In polytheistic religious traditions, different gods are often associated with different roles or natural phenomena. Take, for example, the god Baal. Baal was the head of the pantheon worshiped in ancient Canaan and lands to the north of it. He was most strongly associated with fertility — especially when it came to agriculture. His worshipers believed that he was the source of the rains which irrigate the earth and cause new life to grow, using very “adult” language to describe this process. In fact, many polytheistic religions have male rain gods who are understood to “fertilize” the earth in exactly this way.
The ancient Israelites knew all about Baal. In fact, numerous biblical prophets called out the ancient Israelites for straying from God and worshiping Baal themselves (Hosea 2:16-17, for example). And the prophet Elijah had a dramatic showdown with the prophets of Baal on Mount Carmel, in which he called down fire from heaven to ignite a soaking wet altar, proving once and for all that the God of Israel is supreme (1 Kings 18). The Bible is consistently clear that Baal is not God, and that the Canaanite vision of the divine world is wrong.
So it’s striking that today’s daf actually contains echoes of this older polytheistic language:
Rabbi Abbahu said: What does revia (literally: rainfall) mean? It is referring to a matter that penetrates (rove’a) the earth.
In case this is too vague, the Gemara explains that Rabbi Abbahu’s statement is:
In accordance with Rav Yehuda, as Rav Yehuda said: Rain is the husband of the earth, as it is stated: “For as the rain comes down and the snow from heaven, and returns not there, except it waters the earth, and makes it give birth and sprout.” (Isaiah 55:10)
What is implicit in Rabbi Abbahu’s statement is made explicit by Rav Yehuda, using the poetic language of Isaiah: Rain is the husband of the earth, and together they give birth to an agricultural bounty.
Later on in today’s daf, Rabbi Abbahu doubles down on this sexually charged imagery:
Rabbi Abbahu said: From when does one recite a blessing over rain? From when the groom goes out to meet the bride.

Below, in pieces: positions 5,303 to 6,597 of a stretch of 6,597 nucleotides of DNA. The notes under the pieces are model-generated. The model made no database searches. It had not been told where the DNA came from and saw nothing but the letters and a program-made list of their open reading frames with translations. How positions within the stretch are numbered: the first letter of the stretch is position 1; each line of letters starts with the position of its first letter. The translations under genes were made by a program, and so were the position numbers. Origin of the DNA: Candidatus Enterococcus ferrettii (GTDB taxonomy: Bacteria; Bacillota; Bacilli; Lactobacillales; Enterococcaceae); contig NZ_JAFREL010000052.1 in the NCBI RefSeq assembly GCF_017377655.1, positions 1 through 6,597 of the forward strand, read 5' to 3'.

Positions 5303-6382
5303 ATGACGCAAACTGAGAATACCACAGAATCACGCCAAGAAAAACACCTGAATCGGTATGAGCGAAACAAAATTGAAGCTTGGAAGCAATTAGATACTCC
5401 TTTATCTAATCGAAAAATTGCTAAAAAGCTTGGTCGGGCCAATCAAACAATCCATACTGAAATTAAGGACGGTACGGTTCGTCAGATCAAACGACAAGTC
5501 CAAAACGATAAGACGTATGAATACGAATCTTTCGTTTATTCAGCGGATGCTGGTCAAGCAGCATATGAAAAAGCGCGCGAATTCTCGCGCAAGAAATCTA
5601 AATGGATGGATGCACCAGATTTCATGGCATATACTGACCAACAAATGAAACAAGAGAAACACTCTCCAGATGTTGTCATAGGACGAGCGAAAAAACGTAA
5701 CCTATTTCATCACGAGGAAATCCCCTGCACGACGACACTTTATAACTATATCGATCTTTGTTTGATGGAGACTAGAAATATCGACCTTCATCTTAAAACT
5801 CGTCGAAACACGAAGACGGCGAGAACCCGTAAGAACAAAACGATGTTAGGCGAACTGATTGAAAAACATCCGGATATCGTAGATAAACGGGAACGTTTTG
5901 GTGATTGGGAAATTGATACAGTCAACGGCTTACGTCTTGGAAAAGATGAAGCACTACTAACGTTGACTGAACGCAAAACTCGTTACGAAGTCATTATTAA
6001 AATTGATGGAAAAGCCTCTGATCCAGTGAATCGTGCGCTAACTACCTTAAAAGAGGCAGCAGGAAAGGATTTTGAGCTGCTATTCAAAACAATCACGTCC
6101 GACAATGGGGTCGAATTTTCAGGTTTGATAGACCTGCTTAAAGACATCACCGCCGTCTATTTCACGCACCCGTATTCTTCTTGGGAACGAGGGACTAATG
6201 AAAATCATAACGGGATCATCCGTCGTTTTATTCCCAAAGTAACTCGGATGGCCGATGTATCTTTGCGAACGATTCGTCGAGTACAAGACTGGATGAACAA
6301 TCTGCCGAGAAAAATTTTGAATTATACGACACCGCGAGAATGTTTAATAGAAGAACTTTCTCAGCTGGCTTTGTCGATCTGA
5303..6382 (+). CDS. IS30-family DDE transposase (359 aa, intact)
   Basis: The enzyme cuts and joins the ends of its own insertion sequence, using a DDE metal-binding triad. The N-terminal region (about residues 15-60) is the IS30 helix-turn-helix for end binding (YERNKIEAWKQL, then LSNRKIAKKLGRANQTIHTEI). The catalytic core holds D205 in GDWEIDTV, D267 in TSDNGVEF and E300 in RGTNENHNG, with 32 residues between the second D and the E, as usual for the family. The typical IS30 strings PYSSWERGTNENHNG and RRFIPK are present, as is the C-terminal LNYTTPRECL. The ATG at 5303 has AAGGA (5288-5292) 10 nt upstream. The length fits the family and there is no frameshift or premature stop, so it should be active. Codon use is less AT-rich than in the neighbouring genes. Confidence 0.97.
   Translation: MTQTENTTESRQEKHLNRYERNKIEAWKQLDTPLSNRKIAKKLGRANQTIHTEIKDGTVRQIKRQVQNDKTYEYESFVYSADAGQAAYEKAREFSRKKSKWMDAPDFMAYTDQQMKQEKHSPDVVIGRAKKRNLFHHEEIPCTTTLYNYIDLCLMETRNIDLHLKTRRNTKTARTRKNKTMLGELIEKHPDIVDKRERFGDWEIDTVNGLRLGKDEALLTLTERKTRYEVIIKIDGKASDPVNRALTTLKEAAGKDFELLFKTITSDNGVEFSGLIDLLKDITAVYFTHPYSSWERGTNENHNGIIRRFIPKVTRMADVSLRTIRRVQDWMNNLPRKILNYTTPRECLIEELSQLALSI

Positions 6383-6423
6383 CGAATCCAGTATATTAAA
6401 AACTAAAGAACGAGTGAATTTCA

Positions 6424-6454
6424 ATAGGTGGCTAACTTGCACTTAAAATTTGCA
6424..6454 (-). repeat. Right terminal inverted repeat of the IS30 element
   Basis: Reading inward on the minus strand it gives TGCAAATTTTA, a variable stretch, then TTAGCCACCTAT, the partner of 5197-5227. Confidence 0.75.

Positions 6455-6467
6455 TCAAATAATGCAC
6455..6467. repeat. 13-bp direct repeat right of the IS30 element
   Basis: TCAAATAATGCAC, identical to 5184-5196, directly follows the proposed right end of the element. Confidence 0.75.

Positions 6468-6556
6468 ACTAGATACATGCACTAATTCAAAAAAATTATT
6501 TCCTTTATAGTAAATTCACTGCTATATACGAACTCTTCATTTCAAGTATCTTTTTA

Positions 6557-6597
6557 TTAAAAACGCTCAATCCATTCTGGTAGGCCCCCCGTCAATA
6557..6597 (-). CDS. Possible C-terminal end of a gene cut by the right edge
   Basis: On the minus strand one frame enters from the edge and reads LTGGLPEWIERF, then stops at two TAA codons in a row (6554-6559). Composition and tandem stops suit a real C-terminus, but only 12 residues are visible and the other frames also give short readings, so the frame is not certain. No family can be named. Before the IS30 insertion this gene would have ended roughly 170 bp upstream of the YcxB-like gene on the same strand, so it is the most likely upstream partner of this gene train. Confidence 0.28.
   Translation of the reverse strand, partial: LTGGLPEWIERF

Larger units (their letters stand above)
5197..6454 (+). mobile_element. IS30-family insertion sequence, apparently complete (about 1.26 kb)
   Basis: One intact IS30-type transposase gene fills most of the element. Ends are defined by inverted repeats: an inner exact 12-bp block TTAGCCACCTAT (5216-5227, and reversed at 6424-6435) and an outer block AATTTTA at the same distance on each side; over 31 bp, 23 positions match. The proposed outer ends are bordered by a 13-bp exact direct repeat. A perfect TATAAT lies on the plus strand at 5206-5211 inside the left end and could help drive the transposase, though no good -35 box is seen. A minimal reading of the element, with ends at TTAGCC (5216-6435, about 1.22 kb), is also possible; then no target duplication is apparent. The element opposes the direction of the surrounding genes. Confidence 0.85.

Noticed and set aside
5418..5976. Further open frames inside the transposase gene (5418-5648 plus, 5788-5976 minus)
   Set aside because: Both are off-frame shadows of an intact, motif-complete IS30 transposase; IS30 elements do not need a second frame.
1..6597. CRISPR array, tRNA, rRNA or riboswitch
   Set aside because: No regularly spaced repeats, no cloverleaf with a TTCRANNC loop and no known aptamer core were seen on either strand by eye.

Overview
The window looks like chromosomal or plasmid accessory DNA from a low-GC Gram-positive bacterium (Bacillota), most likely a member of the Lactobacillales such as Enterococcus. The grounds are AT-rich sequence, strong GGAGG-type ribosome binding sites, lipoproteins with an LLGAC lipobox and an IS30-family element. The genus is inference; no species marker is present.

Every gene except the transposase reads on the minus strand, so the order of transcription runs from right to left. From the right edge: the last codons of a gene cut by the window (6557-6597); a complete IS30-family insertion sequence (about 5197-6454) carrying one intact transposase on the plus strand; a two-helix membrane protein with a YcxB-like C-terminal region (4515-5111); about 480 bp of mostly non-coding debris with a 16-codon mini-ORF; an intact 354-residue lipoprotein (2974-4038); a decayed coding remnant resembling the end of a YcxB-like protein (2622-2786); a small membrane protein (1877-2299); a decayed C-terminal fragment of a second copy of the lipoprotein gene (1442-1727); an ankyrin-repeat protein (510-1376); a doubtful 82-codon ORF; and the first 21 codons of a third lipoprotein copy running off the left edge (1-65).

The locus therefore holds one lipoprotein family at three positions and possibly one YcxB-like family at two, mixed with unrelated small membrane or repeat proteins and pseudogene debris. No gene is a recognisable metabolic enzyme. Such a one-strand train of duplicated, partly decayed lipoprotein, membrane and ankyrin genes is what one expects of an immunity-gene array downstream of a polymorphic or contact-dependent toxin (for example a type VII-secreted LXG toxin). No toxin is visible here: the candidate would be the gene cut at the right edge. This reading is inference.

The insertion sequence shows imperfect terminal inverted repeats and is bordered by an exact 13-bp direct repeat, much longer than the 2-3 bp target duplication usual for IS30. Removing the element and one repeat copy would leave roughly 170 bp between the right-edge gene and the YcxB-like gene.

In other words, we start saying prayers for rain just at the time of year when we wish for the groom (i.e. the rain) to join with its bride, the land. The medieval commentator Rashi explains that this refers to the rain splashing down onto puddles on the ground, evoking an image of mutual splashing and saturation that is surprisingly cinematic for its time (naturally, one must picture it in slow motion).
Of course, neither Rabbi Abbahu nor any of the other rabbis of the Talmud were Baal worshipers. The rabbis did not worship any of the male fertility gods that were worshiped in this time. They were solid monotheists. So what are we supposed to make of their vivid descriptions of rain impregnating the soil like the virile god Baal? Let me offer two suggestions:
First, it is possible that the rabbis use metaphors that circulate in their time divorced from their original context. After all, today we might talk about the black sheep in a family though few of us shepherd flocks. We also hang up a call, even though most of us no longer mount our phones on the wall. We also “pay the piper” (whatever that means) and “see the writing on the wall” (check out Daniel 5). It’s possible that, for the rabbis, the metaphor of rain as husband and soil as wife was simply in widespread circulation and it did not feel particularly associated with Baal.
Alternatively, perhaps the rabbis employ this “adult” themed imagery because it depicts a profound degree of intimacy and is emotionally charged. It personifies the natural world and envisions the elements of nature in relationship with one another — underlining the joy, urgency and miracle of each growing season.
Read all of Taanit 6 on Sefaria.